Covid: Israel vaccine fears ‘out of context and inaccurate’
By Rachel Schraer
Israel, one of the top countries when it comes to vaccinating against Covid-19, bought large stocks of the jab in exchange for acting as the world’s guinea pig.
And scientists are watching data shared by the country keenly, for signs of how effective the vaccine is when given to a whole population.
So there was understandable concern when the man coordinating Israel’s Covid response reportedly suggested a single dose of the Pfizer vaccine might not be as effective as reported.
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Addressing Prof Nachman Ash’s quotes, the Israeli Ministry of Health said: “The comments of the Israeli Covid-19 commissioner regarding the effect of the first dose of the vaccine were out of context and, therefore, inaccurate.
“The commissioner said we have yet to see a decrease in the number of severely ill patients.”
The “full protective impact of the vaccine” was expected to be seen soon, a spokesperson added.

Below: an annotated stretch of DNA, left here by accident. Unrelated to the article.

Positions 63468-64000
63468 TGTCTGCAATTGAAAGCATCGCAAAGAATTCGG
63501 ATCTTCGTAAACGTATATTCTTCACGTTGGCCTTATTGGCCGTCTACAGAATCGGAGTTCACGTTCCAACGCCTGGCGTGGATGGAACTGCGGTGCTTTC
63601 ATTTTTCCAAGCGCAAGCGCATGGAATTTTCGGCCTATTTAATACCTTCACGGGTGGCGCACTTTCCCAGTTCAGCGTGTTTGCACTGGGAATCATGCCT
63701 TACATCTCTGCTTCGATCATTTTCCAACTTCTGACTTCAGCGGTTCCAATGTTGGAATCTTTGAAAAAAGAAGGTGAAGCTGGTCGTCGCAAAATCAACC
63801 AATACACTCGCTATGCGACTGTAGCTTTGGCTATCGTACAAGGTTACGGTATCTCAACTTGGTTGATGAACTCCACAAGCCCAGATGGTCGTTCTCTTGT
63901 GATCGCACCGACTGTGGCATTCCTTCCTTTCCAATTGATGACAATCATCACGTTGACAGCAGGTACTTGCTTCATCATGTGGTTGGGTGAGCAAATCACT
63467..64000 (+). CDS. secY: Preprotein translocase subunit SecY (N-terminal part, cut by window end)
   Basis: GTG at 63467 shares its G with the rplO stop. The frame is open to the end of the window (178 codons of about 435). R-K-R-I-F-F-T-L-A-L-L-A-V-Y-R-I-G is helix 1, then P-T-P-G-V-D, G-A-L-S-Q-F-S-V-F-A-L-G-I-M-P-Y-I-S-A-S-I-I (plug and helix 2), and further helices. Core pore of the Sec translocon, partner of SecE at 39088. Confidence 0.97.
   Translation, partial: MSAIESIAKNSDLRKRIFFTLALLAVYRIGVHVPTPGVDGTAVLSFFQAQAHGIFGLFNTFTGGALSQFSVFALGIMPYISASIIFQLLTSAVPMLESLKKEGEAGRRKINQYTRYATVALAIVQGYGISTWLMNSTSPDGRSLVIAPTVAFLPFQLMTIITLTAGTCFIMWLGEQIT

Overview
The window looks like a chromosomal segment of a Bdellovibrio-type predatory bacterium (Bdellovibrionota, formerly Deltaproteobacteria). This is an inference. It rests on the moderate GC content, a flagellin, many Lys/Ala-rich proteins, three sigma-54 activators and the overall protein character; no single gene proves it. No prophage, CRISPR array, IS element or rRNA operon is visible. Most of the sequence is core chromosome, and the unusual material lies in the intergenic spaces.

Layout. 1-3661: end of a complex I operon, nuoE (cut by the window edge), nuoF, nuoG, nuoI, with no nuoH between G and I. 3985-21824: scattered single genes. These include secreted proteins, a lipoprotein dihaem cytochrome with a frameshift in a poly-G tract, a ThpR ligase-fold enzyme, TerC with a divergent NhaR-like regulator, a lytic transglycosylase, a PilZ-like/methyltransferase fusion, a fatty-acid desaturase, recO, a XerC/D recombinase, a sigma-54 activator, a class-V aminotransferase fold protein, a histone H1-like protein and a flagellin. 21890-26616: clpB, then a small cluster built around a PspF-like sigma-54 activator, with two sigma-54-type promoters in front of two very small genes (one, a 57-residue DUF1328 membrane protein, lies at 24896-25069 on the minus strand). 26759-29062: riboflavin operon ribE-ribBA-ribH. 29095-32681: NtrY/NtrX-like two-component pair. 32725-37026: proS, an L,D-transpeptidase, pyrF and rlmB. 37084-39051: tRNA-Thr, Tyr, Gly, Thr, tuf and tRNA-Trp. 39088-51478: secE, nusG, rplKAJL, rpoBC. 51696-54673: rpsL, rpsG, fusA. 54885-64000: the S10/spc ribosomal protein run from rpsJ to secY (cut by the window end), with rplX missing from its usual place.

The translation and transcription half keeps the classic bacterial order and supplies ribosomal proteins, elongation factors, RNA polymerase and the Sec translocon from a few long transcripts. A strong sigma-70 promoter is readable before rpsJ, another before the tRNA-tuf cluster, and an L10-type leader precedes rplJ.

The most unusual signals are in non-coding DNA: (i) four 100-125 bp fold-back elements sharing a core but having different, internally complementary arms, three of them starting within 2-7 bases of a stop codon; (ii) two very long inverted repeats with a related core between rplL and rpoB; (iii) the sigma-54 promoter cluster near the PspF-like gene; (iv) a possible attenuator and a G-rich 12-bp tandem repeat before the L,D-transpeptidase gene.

After vaccination, the body needs time to recognise the virus’s genetic material and mount an immune response – producing the antibodies and T-cells that block the virus from entering cells and killing off those cells that do become infected.
And it takes a minimum of two weeks – but probably more – to really take effect, immunologists including Prof Danny Altmann at Imperial College London, say.
Some of the people who were hospitalised in recent weeks will have received a first dose of the vaccine. But that’s not necessarily a sign it hasn’t been effective.
Given the time it takes for immunity to build and unvaccinated people to become exposed to the virus, incubate it and develop symptoms, the national data would not be expected to reflect the impact of vaccination for at least a month.